Time To Vote!
November 3, 2022
The Power of a Strong Voter Turnout
A candid conversation with the askanim behind the Just Vote campaign of UENJ (United Education of New Jersey)
Several days ago, the news made the headlines in the Jewish media: President Biden took the effort to call the Skverer Rebbe in the run-up to the upcoming elections in New York. The president spent some 15 minutes in pleasant conversation with the Rebbe (a long time for a discussion with a president). The president added at the conclusion of the call, “You will have an open door to my administration,” mentioning that he works closely with the present elected officials and that they have an open door to his office should they need anything.
This piece of news, explained Rabbi Osher Lederer, assistant dean at Yeshiva K’tana of Lakewood and a member of the Igud HaMosdos, should serve as an illustration to the greater Lakewood community of the far-reaching consequences that can happen when everyone in a community votes.
“When I was growing up in New York, Rav Moshe Feinstein and Rav Yaakov Kamenetsky constantly reminded us of our obligation to vote, because we have been blessed with a powerful voice and we have a right to use it. Our goal is simply to be able to live like Torah Yidden, to go to school and yeshivah, to build a sukkah without receiving a fine, etc., We can’t take for granted that these will happen if we don’t vote,” Rabbi Lederer shares. “The rosh yeshivah Rav Aharon Kotler zt”l held that we are obligated to vote and let our voice be heard.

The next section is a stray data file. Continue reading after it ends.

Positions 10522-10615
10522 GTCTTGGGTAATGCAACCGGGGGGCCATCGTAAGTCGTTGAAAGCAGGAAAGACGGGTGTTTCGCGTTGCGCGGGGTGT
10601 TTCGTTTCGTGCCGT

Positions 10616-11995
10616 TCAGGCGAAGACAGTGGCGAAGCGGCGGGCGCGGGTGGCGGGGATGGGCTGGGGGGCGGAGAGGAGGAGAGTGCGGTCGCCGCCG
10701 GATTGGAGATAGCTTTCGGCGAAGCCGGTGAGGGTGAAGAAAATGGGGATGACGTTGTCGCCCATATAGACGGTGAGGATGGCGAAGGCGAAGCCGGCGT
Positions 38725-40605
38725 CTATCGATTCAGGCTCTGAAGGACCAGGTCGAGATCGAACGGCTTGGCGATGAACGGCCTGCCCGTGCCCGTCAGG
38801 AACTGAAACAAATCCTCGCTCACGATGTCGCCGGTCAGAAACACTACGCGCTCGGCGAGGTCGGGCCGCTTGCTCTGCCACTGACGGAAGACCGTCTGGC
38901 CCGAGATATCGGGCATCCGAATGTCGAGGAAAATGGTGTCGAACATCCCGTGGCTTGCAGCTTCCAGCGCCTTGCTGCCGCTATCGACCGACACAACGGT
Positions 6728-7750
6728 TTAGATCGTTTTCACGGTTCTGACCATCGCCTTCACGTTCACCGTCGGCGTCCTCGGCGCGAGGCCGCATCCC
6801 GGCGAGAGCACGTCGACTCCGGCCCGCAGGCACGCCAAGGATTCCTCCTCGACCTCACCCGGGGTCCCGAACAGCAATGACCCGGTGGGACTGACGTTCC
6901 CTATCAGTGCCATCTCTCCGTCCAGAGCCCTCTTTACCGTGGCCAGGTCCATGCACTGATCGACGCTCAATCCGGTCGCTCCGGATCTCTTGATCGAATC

“For some reason, not all Yidden understand that registering to vote is a priority, and that’s a real shame. We are simply trying to exist, to live our lives without persecution or government infringement on our way of life, and to send our children to mosdos without struggling to put bread on the table. Every person in our community who votes makes that more possible.”
Real issues, real solutions
The issues we are facing are real and only getting worse. Just ask the head of any yeshivah or school, and they will tell you about the chinuch crisis—the lack of rebbe’im and morahs to fill their growing classrooms—which is only growing from year to year.
“Who will teach your children and grandchildren?” asks Rabbi Lederer. “Nowadays, a qualified and well-trained rebbi can earn approximately $70K a year, but that’s small change considering the needs of a large family with multiple children in yeshivos. It is becoming harder and harder to teach nowadays, and our best and brightest candidates are going into other fields. If we give them a substantial raise, perhaps we can stem the tide, but how can struggling parents afford yet another tuition increase when they are already choking?”